A CSS Onclick Event Crash Course for the Beginner and All the Rest of You
Ever wondered how a website knows what to display? In the developing world we use what are called computer programming languages to communicate what we want to happen on the screen, to the computer. CSS is an example of a popular computer programming language. Here, we’ll go over what CSS onclick means, how to use it, and how to code it! CSS made easy.
What is a computer programming language?
What is CSS?
CSS stands for Cascading Style Sheet and it’s another language that allows you to define more specific rules for your website to display. You can use CSS to customize pretty much anything you want like, website container size, logo position, menu color, link-selected actions and much, much more. CSS has rules you must follow in order to enable the code to do what you want. Just like the English language has rules of word order or grammar to make it understandable, and universal. CSS can be intermingled with other programming languages like HTML, but it’s not good practice. You should keep your CSS statements in a separate file called a style sheet. The file would be called stylesheet.css, or something of that nature.
How do you use it?
Web developers often create their code in a program called a text editor. Text editors, like browsers, are plentiful which allows the developer to choose one that works best for them. You know the Notepad feature that comes on your computer? This is the most basic type of text editor. When working in this environment, programmers can use CSS and HTML to create customized content for their websites. They can then use a WYSIWYG (what you see is what you get) editor that allows them to see the changes they’ve made to their code in a preview format. Notepad++ is the enhanced version of Notepad and it’s used primarily by coders, or people interested in learning code. It’s simple like Notepad but has additional features like line count, and it’s responsive to the code you are typing. For example, you type out the CSS onclick statement and it will highlight the code in several colors so it’s more organized. It will also turn red if you have incomplete code. For beginners, it can be a really helpful tool. A couple other good text editors are Bluefish Editor, and TextWrangler.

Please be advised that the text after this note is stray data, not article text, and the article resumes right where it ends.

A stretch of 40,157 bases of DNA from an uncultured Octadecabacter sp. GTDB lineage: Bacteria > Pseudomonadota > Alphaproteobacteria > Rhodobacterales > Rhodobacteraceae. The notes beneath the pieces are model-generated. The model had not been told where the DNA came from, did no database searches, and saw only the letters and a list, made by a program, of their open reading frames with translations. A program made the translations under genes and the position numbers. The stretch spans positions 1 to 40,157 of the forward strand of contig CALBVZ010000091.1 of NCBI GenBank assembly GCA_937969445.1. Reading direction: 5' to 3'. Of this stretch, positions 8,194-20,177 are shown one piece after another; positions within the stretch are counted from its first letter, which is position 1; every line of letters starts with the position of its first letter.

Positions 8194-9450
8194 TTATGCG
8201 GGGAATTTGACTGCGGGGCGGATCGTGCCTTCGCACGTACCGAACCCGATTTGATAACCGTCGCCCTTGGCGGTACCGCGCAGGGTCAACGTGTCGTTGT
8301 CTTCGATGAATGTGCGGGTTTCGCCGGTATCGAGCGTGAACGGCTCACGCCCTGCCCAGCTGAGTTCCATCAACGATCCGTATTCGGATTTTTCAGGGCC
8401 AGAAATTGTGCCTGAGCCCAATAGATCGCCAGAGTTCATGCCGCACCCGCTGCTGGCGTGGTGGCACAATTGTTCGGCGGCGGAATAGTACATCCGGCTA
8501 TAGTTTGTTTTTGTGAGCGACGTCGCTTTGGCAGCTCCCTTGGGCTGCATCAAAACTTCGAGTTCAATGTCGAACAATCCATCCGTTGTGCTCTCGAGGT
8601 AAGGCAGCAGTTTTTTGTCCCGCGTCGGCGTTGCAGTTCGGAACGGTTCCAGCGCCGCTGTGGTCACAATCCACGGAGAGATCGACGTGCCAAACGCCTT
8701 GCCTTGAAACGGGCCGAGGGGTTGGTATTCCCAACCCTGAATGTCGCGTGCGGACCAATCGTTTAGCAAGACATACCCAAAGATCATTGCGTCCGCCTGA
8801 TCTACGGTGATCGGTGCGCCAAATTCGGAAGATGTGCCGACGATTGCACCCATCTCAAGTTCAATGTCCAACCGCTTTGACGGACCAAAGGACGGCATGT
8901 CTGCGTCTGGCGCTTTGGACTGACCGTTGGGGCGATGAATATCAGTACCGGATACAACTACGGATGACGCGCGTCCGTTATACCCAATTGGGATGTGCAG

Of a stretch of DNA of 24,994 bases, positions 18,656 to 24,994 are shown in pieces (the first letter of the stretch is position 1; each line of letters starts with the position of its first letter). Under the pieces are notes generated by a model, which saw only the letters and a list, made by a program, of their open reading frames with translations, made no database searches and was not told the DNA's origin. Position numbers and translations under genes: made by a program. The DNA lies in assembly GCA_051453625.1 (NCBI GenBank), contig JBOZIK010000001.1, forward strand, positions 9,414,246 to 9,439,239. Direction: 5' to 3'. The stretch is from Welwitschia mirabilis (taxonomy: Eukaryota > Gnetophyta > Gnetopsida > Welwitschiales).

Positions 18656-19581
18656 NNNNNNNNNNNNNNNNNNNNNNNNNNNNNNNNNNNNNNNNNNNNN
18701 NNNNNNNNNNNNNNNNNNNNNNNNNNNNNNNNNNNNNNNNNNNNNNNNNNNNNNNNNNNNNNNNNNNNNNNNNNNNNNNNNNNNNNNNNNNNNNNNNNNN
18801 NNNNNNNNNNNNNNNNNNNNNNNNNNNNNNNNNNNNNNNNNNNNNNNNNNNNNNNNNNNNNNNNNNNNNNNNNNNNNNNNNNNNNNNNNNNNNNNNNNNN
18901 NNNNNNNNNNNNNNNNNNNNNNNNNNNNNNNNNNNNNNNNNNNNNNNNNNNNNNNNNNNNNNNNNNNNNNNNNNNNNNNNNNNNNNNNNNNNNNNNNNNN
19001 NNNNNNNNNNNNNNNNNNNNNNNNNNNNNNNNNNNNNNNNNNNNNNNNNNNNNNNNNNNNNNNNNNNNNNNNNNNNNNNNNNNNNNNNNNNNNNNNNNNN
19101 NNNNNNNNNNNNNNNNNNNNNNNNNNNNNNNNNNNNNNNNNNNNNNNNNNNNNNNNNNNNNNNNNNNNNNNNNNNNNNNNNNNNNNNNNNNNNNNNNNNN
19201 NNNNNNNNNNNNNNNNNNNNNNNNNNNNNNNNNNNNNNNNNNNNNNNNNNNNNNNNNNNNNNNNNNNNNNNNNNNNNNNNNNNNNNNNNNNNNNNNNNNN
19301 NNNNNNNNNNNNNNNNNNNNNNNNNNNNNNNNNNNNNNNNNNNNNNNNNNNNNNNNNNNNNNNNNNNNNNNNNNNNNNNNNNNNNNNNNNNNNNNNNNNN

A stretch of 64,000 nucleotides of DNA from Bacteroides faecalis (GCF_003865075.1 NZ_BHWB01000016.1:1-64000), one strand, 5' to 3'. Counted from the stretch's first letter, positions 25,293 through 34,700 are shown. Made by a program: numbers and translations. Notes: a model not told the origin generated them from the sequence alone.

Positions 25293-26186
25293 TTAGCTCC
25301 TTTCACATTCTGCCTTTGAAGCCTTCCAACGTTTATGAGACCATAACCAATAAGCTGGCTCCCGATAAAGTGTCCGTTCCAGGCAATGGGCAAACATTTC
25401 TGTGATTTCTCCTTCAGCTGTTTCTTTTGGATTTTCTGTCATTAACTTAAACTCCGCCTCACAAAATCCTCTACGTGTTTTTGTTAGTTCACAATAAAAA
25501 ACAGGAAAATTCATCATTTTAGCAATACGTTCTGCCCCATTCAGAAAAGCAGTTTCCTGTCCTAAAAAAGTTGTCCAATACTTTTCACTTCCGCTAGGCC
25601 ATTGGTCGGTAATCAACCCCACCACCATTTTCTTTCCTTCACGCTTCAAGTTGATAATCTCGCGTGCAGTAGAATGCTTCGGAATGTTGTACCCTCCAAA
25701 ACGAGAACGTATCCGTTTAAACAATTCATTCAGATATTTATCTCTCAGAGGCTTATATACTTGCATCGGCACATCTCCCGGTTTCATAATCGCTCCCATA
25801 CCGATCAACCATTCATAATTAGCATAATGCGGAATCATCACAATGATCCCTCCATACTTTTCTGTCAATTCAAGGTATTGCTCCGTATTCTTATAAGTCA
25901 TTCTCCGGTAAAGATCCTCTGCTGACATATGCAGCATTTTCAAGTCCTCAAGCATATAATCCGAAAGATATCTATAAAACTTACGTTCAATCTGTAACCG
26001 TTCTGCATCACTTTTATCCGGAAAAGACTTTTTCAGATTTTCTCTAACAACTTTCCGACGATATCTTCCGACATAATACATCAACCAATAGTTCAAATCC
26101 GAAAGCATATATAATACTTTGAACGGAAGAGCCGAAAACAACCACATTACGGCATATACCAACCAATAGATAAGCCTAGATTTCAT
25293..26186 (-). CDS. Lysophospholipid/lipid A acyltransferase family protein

An onclick event is when you click on an image, or a link, or a button on a menu – something happens. Either the background color changes, an image appears or changes, the text changes – again, something happens. It’s kind of like the hover event or active event. With hover, when you hover over an element, it changes to your specifications. With active, when you’ve clicked on something and it’s “active” it will stay a certain way until you click on another element. With onclick, the change happens, well, on click.
Okay, to get started with the onclick event, we’re going to need to create some code in a text editor to put everything into context. I’m going to create a simple outline that looks like this:
You can name your div whatever you want, I used AFAR after one of my favorite magazines. Now, in order to have something that you can click on, you need to create what is called an anchor. The anchor opening and closing tag is: <a> </a>.
In-between the anchor opening and closing tag, you want to put what you want to be clickable. For example, if you are looking to have a clickable text, you will need to put the text between these tags. If you are looking to put an image, you will need to put the image source URL. The code will look something like this:
You’ll notice that there is no information between the “ “ part of that code. We are going to get into what to put there next. Learn more CSS to create beautiful webpages.
The onclick part of the above code will indicate what we want to happen when the text is clicked. We have to define what div we want the function to interact with and the code for doing so looks like this:
This code will be placed within the existing anchor tags:
You see that the background will turn black and the text white when the words “Click me to trigger a function” are clicked on. This basically inverts the color of the text.
Pay close attention to the two semi-colons at the end of the highlighted code above. If you forget to include ;’; your code will not work.
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